Fans of Ford's American SVT and European ST and RS models will have plenty to look forward to in the next few years. As part of the company's One Ford program to consolidate its platforms and designs, SVT and TeamRS have been brought together under a single organization led by Jost Capito. Earlier this week, we sat down for lunch with Jamal Hameedi and Hermann Salenbauch to discuss what is going on and what we can expect to see in the next few years. Hameedi is the Chief Nameplate Engineer at SVT and Salenbauch is the director of Advanced Product Creation and Performance Vehicles. We've already seen some of their handiwork in the form of the 2010 Shelby GT500 and F-150 SVT Raptor, but we'll come back to those in a bit.

We already know we'll be getting a new Focus in laet 2010 or early 2011 that's common with the Euro model we've been craving for years. Naturally, the question of the new Focus RS came up. While no one would commit to anything, there were plenty of smiles to go around and Hameedi and Salenbauch were more than willing to talk enthusiastically about the new sports hatch that is launching right now in Europe. Continue reading after the jump.

If what we've been told is anywhere close to true, the Focus RS will take the likes of the Volkswagen R32 and Subaru WRX and kick them into the ditch. Even though the hatch's 300 horses pump through the front wheels exclusively, the Focus reportedly handles much more like a rear-driver with a back end that's easy to kick into a drift. It appears we'll be getting an opportunity to try out the Focus RS firsthand this summer as Ford is bringing over a sampling of its European wares for select U.S. media to try out.

While it remains to be seen what performance variants of the Fiesta, Focus and Fusion the U.S. will get, there are two SVT products that are arriving this year: the 2010 Shelby GT500 and F-150 Raptor. The 2010 Shelby GT500 has been the subject of much debate in the comments here on Autoblog. Two particular elements of the car elicit a lot of controversy, the engine block and the rear axle.

The continued use of a cast iron block has led to some consternation because of its extra mass compared to an all-aluminum block. Hameedi explained that there were a number of reasons for sticking with iron. The most obvious is that the aluminum block from the Ford GT used a dry sump system and different starter, and these posed packaging issues in the Mustang. They could obviously be overcome if the desire (and money) was there.

However, he also explained that over half of GT500 owners have modded their cars in some way. The existing aluminum block can withstand the stresses of 540 hp and 500 lb-ft of torque, but the iron block has much more headroom for even more power without modification. Drag racers routinely get 700-800 hp, and even the Shelby Super Snake can produce 725 hp. An aluminum block would have to be significantly beefed to withstand more power than stock, which would negate much of the material weight advantage.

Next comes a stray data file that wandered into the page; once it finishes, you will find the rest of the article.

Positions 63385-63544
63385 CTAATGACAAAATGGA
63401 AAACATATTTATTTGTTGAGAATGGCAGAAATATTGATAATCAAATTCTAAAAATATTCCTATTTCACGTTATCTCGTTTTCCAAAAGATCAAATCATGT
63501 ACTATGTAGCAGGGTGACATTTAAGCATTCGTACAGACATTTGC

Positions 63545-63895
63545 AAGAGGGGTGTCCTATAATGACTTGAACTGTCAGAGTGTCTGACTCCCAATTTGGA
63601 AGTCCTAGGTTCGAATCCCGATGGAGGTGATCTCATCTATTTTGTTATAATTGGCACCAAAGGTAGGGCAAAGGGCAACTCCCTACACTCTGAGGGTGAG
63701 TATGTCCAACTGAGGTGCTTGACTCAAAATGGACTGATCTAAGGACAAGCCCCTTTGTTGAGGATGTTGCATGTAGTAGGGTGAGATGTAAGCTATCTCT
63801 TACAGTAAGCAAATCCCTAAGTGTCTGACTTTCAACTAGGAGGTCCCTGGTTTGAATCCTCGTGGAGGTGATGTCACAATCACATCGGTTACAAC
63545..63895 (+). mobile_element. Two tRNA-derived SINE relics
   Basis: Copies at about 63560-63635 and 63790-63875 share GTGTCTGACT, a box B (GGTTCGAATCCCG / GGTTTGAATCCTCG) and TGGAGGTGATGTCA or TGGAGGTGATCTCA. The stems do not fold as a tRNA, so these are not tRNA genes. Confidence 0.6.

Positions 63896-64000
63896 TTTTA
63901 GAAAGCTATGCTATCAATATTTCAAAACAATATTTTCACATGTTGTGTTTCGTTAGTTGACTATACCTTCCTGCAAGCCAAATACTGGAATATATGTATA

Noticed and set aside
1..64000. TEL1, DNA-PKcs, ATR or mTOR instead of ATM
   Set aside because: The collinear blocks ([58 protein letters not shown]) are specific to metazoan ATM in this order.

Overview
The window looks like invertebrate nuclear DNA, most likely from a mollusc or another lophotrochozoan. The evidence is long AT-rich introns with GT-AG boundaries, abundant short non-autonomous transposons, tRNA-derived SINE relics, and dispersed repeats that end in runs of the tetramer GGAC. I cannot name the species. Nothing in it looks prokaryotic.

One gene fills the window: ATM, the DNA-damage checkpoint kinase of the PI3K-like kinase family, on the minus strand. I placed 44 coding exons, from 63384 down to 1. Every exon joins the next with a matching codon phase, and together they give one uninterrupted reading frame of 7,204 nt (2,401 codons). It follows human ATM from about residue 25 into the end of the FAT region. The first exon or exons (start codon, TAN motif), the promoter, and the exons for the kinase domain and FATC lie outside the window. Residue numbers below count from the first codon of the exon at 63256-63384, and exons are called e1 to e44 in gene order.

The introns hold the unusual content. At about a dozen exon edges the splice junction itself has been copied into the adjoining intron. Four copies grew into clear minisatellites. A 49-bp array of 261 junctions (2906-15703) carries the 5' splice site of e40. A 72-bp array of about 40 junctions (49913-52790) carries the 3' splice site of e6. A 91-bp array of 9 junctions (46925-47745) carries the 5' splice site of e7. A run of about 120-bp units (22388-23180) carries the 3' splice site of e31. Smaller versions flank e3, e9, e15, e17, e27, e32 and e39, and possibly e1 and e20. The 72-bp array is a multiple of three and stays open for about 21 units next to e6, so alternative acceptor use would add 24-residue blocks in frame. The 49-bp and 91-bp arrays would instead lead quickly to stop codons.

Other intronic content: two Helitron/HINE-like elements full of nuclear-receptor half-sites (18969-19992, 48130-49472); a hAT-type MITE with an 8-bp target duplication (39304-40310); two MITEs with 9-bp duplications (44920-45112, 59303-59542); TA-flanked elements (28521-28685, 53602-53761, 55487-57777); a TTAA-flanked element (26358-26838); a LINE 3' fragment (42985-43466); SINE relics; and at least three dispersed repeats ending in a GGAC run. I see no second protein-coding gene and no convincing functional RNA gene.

We also discussed the possibility of other new engines in the Mustang, including the rumored 5.0-liter Coyote V8. On that topic, the response was simply "What 5.0-liter V8?" New engines are definitely coming to the Pony for 2011, but no one at Ford is willing to talk about them at this point.

The other new Ford V8 is the 6.2-liter Hurricane going into the F-150 Raptor early next year. In the past, SVT engineers focused on lateral and longitudinal acceleration, producing two generations of SVT Lightning pickups. Like other high performance pickup trucks, these vehicles added power and handling while subtracting much of the utility that makes a truck a truck.

The crew went an entirely different direction this time around by adding in control of the vertical forces. They learned a lot new things creating an off-road truck and ended up with an almost completely new vehicle. The only body panels that the Raptor shares with other F-150 models are its roof and doors, and most of the underpinnings are either all-new or heavily modified.

The SVT team worked with brake engineers at BOSCH on customizing the slip control for the Raptor. In off-road mode, the brakes have more rear bias, allowing the driver to steer the truck with the brake pedal, throttle or steering wheel. This author worked on brake control systems for 17 years, and one of the biggest issues was always getting a good stopping distance off-road.

On gravel or loose surfaces, a vehicle can actually stop better if the wheels come closer to locking and allowing a wedge of material to build up in front of the wheel. However, it's really hard for a system to recognize this kind of surface. Automakers' legal teams are generally reluctant to give drivers control of this sort of thing because of the potential for getting in trouble. The Raptor, however, provides options for the driver through the off-road drive modes that adjust the amount of slip allowed, thus improving off-road stopping power.

So whether you like melting the tires in the front, the ones out back, or all four, Ford's reinvigorated SVT team appears to have you covered. We can't wait to try out the Raptor, the new GT500 and the European models this spring and summer.

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